Beijing's fuel price cut hits oil equities
Mainland oil stocks declined yesterday as Beijing cut fuel prices for the first time in 16 months to help stem inflation.
Petrol and diesel prices, controlled by the National Development and Reform Commission (NDRC), were cut by 300 yuan (HK$365) per tonne, or between 3.5 per cent and 3.9 per cent, from October 9.
This was the first price cut since June last year. The last adjustment was on April 7, when the regulator increased prices by 310 yuan per tonne.
Royal Bank of Scotland (RBS) said the lower fuel prices would hurt Sinopec and PetroChina as refining margins would be squeezed.
The price cut implied that Beijing would not allow Sinopec to earn 'abnormal' profits from refinery products to compensate for losses in the last two quarters, Merrill Lynch said yesterday. The Chinese firms incur a loss of 70 US cents per barrel, compared with a profit of US$5.10 per barrel that international refineries make.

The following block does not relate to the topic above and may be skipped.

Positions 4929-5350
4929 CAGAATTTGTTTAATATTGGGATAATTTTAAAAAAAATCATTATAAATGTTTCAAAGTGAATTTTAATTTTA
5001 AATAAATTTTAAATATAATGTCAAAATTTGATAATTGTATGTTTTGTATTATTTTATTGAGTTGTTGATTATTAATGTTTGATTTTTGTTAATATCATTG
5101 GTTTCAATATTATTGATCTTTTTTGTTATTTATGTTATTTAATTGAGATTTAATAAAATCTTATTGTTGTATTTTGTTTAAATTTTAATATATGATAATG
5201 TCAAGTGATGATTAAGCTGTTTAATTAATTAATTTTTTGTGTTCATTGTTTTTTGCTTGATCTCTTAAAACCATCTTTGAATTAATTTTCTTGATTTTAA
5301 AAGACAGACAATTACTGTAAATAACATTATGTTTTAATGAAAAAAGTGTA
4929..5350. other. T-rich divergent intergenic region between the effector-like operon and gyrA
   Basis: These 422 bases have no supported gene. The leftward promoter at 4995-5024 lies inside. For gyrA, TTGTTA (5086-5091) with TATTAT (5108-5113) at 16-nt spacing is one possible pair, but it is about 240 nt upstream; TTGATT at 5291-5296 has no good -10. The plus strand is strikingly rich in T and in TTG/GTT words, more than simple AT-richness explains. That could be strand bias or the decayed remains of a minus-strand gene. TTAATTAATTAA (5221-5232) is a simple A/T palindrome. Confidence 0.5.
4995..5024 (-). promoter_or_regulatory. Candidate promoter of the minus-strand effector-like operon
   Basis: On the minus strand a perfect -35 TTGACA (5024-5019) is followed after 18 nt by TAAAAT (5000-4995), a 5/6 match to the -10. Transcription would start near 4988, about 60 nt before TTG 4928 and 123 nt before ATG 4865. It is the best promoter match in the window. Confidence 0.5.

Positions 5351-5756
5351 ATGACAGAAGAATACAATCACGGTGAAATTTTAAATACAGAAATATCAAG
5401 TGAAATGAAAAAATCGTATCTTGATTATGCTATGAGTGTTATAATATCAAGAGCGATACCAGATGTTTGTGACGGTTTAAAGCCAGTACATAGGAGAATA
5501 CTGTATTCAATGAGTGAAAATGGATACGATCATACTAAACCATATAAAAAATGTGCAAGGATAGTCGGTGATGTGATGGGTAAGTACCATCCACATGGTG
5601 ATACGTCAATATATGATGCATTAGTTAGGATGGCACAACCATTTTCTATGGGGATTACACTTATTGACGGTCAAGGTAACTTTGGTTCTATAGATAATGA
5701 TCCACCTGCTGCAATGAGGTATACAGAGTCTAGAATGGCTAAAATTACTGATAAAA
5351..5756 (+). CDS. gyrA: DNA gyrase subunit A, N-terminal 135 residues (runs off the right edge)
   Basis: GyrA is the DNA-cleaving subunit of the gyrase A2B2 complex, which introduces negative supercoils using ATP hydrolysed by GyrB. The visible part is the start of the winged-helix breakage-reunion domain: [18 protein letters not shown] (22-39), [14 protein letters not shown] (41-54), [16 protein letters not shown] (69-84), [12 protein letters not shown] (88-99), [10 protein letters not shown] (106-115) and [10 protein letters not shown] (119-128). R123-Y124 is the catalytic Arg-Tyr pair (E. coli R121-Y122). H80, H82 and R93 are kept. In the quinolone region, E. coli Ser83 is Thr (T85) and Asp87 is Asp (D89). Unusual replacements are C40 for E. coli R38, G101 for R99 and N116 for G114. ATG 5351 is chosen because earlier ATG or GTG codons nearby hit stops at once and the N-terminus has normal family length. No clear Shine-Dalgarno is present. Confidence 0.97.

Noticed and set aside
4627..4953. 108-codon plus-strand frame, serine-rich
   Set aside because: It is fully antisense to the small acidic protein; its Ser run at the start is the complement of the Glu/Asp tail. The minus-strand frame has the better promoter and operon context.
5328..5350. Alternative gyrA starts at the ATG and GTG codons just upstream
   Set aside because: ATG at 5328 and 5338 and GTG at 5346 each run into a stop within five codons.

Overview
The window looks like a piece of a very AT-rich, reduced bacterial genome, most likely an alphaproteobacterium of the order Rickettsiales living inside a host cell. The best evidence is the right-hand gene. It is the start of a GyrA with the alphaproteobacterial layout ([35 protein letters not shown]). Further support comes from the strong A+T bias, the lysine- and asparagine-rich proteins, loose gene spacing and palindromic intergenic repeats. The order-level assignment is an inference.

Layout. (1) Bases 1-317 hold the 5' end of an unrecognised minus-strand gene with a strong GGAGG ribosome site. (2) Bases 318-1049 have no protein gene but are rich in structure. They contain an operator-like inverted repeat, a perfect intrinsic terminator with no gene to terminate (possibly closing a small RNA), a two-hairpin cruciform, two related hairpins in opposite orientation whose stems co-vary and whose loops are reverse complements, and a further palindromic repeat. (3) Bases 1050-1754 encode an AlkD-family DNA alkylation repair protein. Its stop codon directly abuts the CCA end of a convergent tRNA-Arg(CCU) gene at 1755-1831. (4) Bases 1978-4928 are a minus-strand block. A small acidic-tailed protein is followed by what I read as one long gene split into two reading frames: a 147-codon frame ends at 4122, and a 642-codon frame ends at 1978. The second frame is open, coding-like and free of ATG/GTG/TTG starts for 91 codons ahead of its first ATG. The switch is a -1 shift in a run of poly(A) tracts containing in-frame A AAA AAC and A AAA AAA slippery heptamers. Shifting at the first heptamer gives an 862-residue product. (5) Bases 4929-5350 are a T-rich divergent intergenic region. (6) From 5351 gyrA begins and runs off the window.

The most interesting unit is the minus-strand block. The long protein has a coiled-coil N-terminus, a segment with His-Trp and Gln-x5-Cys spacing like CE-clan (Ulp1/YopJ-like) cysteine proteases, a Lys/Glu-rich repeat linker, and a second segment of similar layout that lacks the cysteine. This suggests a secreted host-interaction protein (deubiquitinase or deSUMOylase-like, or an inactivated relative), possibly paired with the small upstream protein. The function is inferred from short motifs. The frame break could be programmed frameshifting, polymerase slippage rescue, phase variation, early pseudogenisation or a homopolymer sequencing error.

Sinopec shares fell 4.7 per cent to HK$7.14 yesterday, while PetroChina shares closed at HK$9.78, down 1.4 per cent.
Mainland fuel prices are adjusted according to a formula based on a basket of international crude oil prices. Fuel prices are adjusted when the 22-day moving average of the crude oil basket crosses the 4 per cent threshold. Some confusion in the market is expected after the fuel adjustment, a Citigroup report on Sunday said.
To curb rising general consumer prices, Beijing has limited the price increase of oil products in previous adjustments to less than that of global oil prices, RBS said.
Responding to criticism that the pricing lacked transparency, the NDRC said it was studying ways to optimise the system by adjusting prices more frequently, improving their execution and adjusting the crude oil types for benchmarking.